I was a young man. Four of us guys walked into an average Florida Panhandle Waffle House before sunrise. We did this every morning before heading to a construction jobsite.
Our routine never changed. First we visited the gas station to buy newspapers, scratch-off tickets, and Gatorades. Then we went to Waffle House. And we did most of this in silence because that’s just how guys are.
Guys aren’t big talkers. Especially at breakfast. They keep conversations to a minimum in the mornings.
Many women, of course, manage to discuss every biographical event since middle school. Whereas most males use two-word sentences to discuss the importance of a strong bullpen, then they clam up until their next birthday. Like I said: that’s how some guys operate.
Our waitress was young, lean, a happy person. There were traces of tattoos climbing her neck, and she had a sweet face. She couldn’t have been taller than five foot.
Four of us piled into her booth. She doled out silverware and menu-placemats. She took our beverage orders then announced, “Four coffees, coming up.”
Old-school waitresses are a dying breed, but Waffle House never seems to be short on them. I have traveled a lot during my halfcocked career as a writer; Waffle House always has great service.
Elsewhere in the world, food service workers are not always so amiable. And believe me, I am not being critical because I once worked in food service.
I’ve worked kitchen duty, manning fryers, scrubbing flat-tops, washing stacks of filthy dishes that were roughly the same height as the Space Needle. I’ve also worked front of the house—bussing, refilling glasses, and serving customers who INSIST on having their salad dressing served “on the side” only so they can dump the whole thing on their salad three seconds after you deliver it.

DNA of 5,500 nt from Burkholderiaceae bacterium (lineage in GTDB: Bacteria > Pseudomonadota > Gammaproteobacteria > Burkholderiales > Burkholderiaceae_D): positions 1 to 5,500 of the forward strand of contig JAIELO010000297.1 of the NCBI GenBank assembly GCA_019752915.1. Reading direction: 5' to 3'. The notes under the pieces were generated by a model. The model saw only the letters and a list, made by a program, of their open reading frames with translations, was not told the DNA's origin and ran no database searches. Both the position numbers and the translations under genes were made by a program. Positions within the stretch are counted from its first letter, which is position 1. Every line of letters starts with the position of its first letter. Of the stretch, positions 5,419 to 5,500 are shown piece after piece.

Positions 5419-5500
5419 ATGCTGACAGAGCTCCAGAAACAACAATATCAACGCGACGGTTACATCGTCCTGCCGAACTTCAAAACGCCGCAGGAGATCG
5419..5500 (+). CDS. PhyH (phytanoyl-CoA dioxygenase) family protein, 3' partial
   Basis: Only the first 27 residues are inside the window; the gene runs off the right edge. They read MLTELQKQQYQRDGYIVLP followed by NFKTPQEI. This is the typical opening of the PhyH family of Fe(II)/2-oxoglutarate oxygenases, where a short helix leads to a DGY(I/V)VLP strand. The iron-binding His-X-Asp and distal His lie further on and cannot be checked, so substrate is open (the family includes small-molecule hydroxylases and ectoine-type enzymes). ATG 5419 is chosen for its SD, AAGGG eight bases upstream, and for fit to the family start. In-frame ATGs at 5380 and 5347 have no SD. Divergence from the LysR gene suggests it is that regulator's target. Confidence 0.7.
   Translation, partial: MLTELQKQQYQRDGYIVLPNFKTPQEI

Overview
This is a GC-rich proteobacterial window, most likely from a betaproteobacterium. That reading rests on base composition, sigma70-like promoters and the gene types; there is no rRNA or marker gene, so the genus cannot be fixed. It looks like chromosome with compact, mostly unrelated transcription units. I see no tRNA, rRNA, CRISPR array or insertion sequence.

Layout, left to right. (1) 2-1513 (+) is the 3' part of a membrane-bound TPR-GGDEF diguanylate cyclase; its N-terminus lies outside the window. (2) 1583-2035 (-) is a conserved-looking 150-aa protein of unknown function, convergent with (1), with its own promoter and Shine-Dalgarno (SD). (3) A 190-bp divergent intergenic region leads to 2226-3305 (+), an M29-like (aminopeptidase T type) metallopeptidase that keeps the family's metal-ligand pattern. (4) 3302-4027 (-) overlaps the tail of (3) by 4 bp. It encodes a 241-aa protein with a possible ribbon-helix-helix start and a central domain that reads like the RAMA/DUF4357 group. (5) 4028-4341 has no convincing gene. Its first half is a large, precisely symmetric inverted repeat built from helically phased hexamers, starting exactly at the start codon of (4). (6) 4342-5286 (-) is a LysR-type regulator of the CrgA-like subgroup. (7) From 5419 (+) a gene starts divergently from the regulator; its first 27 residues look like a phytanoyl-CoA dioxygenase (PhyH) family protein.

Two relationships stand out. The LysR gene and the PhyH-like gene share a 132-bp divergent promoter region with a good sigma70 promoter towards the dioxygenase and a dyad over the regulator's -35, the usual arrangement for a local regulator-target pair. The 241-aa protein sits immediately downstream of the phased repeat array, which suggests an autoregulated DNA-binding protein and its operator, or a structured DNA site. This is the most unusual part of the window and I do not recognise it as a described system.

I read somewhere that one one out of five food service workers develops a drug or alcohol problem. I would bet the true percentage is higher. The food service industry is a hard life.
But our waitress was so cheery. It was as though she was glad to be here. You don’t see that much anymore.
After we ordered our breakfasts she hollered in Waffle-House-speak to the cook using a perky voice. And when our breakfasts arrived, she obsessed over our plates, making sure our orders were correct. Our coffees never fell below the rims.
That’s when she started telling us about her family, and about her kids. She talked about her day-to-day life as a devoted mother.
I think she just needed to talk to someone because to me she suddenly seemed lonely and exhausted beneath her Pollyanna exterior.
Sadly, she picked the wrong group of roughnecks for morning conversation. None of my constituents felt like a discussion. Their responses were polite, but short. Again: these are guys we’re talking about.
She finally gave up trying and left us. I could see her feelings were a little hurt by the lack of interest.
We finished eating in silence. One of the guys read his paper. Two of us buttered toast. Another played his scratch-off tickets like every morning.
Johnny Paycheck was on the jukebox. The sound of a flat-top grill hissed.
We savored the stillness because our whole day would be spent zipping up sheetrock, operating jigsaws, shouting to each other from different floors. Silence was a privilege afforded us infrequently.
But my friend James broke the stillness. “Hey!” he said, still using a penny to scratch his ticket. “Hey, look!”
We craned forward to see what he was grinning at.
“I won!” he said. “I can’t believe I actually won!”
“You’re a lie. How much?”
“I won three hundred bucks!”
“Gimme that ticket.”
This caused a stir among us. Manual laborers, you see, rarely win things like other members of society.
Journalists win awards. Hollywood actors win little golden naked-people statues. High-school kids are awarded athletic scholarships. Little-Leaguers win trophies. Men who wear toolbelts win squat.
We passed around the winning ticket as if it were a fragment from the Dead Sea Scrolls. He won. He actually won. Three hundred smackers. I almost wanted to cheer.
Truthfully, I’m not sure why I was excited. They weren’t my winnings. Maybe it’s because I grew up in a way that was not always hopeful. Maybe it was because from a young age I believed that the proverbial glass was not only half empty, but filled with fertilizer.
Life is not easy for everyone, it certainly isn’t easy for those born on the wrong side of the status line.
But this lotto ticket. It was proof that ordinary people sometimes win. And if James could win, any one of us could.
We suddenly became as chatty as a flock of hens. Our silence had evaporated completely. James offered to buy everyone’s meal. We let him.